Are Native people depicted as stereotypically alike, or do they just look just like whites with brown faces? Are they depicted as genuine individuals?

In this story the author writes stereotypes, loaded words and tokenism's that are not true of most Alaska Natives.

When father found out about his wife and unborn child dying in childbirth he, "got drunk somewhere", "daddy hated it when there were too many people around", Mamma was laid out in her coffin", "up there in the community hall, while everyone played cards around her and ate and drank".

When I read this part of the book it saddened me that the Athabascan people were portrayed as drunks and that the funeral was a burden to the father and he ignored his children for days. Also stated that the mother was laid in her coffin, I would of written a homemade casket or casket. It seems to me that she was just laid there with no respect. Also in the community hall people do sit around and play cards because we are never to leave the body alone until after they are laid to rest. It stated that they drank, is this stating that people were drinking alcohol because I know that drinking alcohol in the community hall during a burial is not allowed or ever was.

"What's the old man going to do about them kids?" on page 4 was unnessassary. I think of this statement as having no respect for the children and that they were not cared for by their father. The father was not an "old man", I think this is a loaded word.

LOOK FOR DISTORTION OF HISTORY
Is the time and place of the history in the story correct? Does it depict the right clothing, language, and way of life for that time and place in history? Is the U.S. government only "trying to help"?

Are there Native heroes who are admired because of what they have done for their own people? Are they elders shown as people that were greatly respected by the community?

The time and place were written with very vivid words and I could visualize myself there in the story. The Native heroes in the story were the father when he told Natasha that he could care for his children and they were old enough to care for themselves. Also it talked about the people of the village that helped out when needed. This part of the story I see as part of the village life on the Yukon. Alaska Native people are giving and caring people and this part of the story I truly enjoyed.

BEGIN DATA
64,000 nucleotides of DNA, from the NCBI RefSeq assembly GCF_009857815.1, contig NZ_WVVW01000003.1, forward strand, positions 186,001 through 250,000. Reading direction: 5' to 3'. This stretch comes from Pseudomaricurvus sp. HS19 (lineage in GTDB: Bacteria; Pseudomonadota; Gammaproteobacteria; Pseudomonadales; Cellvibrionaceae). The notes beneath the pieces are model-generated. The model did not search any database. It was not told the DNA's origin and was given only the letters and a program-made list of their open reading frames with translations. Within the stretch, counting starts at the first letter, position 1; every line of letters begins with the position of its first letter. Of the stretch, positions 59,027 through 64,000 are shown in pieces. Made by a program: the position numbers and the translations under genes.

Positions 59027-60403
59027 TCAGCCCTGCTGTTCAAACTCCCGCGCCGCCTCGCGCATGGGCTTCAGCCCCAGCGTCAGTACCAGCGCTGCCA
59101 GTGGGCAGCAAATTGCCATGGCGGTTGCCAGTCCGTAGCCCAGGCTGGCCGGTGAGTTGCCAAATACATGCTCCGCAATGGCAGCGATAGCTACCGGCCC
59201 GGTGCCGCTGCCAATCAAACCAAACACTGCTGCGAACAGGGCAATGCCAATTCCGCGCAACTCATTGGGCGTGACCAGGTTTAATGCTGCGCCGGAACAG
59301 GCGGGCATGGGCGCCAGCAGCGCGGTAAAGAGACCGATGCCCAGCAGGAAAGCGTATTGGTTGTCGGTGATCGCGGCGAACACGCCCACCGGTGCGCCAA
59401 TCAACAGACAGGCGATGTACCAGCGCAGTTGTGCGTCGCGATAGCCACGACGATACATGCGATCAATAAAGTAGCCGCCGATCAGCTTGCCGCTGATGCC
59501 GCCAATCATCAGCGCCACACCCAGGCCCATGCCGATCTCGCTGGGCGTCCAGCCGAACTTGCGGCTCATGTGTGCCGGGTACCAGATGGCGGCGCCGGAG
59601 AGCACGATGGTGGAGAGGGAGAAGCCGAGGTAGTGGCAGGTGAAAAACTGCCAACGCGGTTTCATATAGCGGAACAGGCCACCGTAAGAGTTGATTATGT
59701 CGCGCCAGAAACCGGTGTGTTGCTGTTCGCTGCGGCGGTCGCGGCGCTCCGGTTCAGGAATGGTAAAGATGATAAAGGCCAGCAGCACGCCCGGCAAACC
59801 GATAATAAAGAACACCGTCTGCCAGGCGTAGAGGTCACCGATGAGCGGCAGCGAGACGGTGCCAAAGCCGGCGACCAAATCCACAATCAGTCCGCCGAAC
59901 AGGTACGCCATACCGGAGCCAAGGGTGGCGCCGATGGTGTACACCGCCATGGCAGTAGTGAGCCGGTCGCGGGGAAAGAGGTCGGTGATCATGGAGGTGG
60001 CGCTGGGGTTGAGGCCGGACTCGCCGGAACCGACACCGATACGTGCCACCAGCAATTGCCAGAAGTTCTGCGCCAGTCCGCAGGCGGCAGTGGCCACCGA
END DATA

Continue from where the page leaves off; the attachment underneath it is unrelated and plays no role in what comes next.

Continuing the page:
LOOK AT THE LIFESTYLES
Are Native cultures presented in a condescending manner? Are there paternalistic distinctions between "them" and "us"?
Are the Natives in the book respected and does it show respect for the complexity of their societies, values, religions, morals and connection to past and present?

LOOK FOR STANDARDS OF SUCCESS
Are the Natives portrayed as a helpless and less of a person compared to a priest, teacher, or other non Native person that seems to know what is "good for them" (the Natives).

LOOK AT THE ROLE OF WOMEN, MEN AND ELDERS
Do the women do all the work? Are the men lazy? Are the elders treated with respect or are they looked upon as a burden to the people? Are the customs of the elders valued?

LOOK AT THE EFFECTS ON A CHILD'S SELF-IMAGE
Is there anything in the story that would hurt or embarrass a Native child? Are there one or more role models with whom a Native child can identify? Are the children encouraged to succeed by their elders and parents?

In the story they say that Natasha chose to take the children in and raise them was nearly seventy years old. Many older people in the villages during this time took care of other peoples children or their grandchildren. My great grandmother Anna Stickman took in many children and was a very caring and compassionate woman and very well respected. She was never mean or came off as being non-approachable by children. In this story they say that the children and others were alittle afraid of Natasha. People were not afraid of the medicine people, they were respected not seen as voodoo people.

OVERALL VIEW OF THE BOOK AND RATED BETWEEN 1 - 10
I truly enjoyed this story even with the little problems with some of the wording of problems that arose during these children's lives. I would still chose to use this in the classroom because it does depict the lifestyle of the Athabascan people of this time. I think the author made the characters real and belieable

The book reviews are a result of students enrolling in special topics course Ed 493 Examining Alaska Children's Literature taught by Esther A. Ilutsik in the Spring of 2004.

The book reviews are written by the students and are a reflection of their own analysis of the books and have not been altered in any way. The reviewers have given permission to share the book reviews on the HAIL website.

 

 

 

 

 

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Last modified August 21, 2006